Tac. Anu. xv 44.

tions, those enemies attempted to destroy the reputations of its adherents: charging them with human sacrifices, incest, idolatry, and all the crimes for which they themselves and their own imaginary Gods were indeed justly detestable; but from which the Christians amply vindicated themselves by many noble apologies still extant, and incomparably the most valuable of any ancient uninspired writings.

To descend to later ages-The antagonists of the Gospel among ourselves have been told, again and again, that we put the proof of it on plain fact.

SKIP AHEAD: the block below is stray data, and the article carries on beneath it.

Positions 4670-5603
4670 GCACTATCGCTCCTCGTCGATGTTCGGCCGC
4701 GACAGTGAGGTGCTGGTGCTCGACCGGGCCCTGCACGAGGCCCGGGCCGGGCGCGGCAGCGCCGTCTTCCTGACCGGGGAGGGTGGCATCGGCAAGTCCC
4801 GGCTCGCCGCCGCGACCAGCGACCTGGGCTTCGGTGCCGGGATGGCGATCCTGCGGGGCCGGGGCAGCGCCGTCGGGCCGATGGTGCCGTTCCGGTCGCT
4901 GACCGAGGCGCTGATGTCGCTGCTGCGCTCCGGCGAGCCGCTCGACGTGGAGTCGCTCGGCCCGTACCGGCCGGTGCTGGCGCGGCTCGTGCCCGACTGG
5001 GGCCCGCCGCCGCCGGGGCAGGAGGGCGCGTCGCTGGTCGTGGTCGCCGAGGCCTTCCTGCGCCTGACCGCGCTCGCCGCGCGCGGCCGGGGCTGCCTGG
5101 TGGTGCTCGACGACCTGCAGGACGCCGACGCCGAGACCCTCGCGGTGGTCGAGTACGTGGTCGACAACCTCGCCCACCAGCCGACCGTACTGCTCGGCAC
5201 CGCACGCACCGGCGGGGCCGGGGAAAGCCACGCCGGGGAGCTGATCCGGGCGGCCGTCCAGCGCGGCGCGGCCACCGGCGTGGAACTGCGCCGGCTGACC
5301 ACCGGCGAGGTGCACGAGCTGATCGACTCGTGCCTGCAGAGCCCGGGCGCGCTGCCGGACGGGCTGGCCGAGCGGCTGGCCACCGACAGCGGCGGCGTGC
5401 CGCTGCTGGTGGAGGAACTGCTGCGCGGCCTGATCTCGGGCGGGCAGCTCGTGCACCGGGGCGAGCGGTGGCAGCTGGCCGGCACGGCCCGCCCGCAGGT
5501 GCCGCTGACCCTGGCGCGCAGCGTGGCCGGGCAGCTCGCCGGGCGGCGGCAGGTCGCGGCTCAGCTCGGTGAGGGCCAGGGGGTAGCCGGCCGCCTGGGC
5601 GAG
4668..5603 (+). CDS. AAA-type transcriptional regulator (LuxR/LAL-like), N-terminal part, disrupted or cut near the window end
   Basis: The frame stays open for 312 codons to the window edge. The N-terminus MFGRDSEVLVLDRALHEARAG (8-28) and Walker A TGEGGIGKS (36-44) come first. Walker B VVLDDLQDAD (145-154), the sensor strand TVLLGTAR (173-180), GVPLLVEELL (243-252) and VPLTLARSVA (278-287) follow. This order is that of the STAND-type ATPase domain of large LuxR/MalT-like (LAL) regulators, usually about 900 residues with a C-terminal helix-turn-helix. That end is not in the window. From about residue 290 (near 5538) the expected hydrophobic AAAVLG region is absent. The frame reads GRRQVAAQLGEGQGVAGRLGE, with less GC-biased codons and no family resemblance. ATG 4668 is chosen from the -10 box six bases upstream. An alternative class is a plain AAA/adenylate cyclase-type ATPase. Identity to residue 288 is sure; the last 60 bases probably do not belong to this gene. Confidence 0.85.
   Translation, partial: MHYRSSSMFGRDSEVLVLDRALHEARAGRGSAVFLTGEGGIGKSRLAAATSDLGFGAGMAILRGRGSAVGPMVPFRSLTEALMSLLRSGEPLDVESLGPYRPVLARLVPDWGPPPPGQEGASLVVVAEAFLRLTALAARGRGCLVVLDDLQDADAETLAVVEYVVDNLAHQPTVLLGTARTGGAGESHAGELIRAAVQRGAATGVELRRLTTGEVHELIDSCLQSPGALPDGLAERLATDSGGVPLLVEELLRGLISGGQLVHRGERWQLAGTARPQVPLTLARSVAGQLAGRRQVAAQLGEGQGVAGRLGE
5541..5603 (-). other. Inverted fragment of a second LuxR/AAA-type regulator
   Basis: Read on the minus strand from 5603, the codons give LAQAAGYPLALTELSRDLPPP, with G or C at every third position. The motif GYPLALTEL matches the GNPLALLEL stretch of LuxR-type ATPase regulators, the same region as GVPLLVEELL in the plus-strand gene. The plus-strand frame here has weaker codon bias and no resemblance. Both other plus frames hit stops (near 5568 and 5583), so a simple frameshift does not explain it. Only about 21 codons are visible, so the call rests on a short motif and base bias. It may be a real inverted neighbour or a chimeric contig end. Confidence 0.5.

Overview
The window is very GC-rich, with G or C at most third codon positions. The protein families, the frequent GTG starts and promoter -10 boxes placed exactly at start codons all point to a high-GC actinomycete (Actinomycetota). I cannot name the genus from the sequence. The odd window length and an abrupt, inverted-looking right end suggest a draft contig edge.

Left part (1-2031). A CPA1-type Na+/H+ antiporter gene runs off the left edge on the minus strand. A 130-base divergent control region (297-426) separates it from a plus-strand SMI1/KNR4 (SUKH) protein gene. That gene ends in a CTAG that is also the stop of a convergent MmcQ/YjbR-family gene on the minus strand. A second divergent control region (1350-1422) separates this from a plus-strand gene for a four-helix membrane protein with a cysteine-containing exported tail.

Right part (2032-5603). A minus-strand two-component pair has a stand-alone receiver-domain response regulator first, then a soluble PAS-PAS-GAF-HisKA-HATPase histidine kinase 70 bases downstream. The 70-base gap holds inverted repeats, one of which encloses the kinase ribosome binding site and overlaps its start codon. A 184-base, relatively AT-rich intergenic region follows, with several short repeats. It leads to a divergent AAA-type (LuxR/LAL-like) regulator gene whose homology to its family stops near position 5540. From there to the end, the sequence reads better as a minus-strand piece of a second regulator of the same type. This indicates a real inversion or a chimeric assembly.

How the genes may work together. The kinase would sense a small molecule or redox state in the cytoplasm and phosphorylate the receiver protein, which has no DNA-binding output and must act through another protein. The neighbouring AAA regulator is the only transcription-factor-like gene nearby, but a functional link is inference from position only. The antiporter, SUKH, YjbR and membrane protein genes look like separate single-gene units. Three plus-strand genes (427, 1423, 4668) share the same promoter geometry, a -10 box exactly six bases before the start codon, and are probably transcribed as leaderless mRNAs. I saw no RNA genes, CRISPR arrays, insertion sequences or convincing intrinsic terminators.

They cannot deny, that it prevailed in the world early and extensively. By some man, or body of men, it must have been introduced. Those, as they generally admit, were Christ and his Apostles. The latter, if their testimony was false, must have been enthusiasts, or impostors. Afraid of encountering the insuperable obstacles attached to either side of this alternative, our modern Deists decline both; and confine themselves to some miserable cavils, by which they affect to prove that to be in the highest degree improbable, if not impossible, which we have proved to be fact. One pronounces the light of nature to be a sufficient rule, and therefore sets aside all revelation as su perfluous. Another disguises the miracles of Christ by misrepresentation, and then ridicules them as absurd. A third dabbles in pedantic conjectures upon the prophecies. But not one of them has undertaken to answer, directly, what has been advanced in demonstration of the grand fact; nay, they generally take no more notice of the positive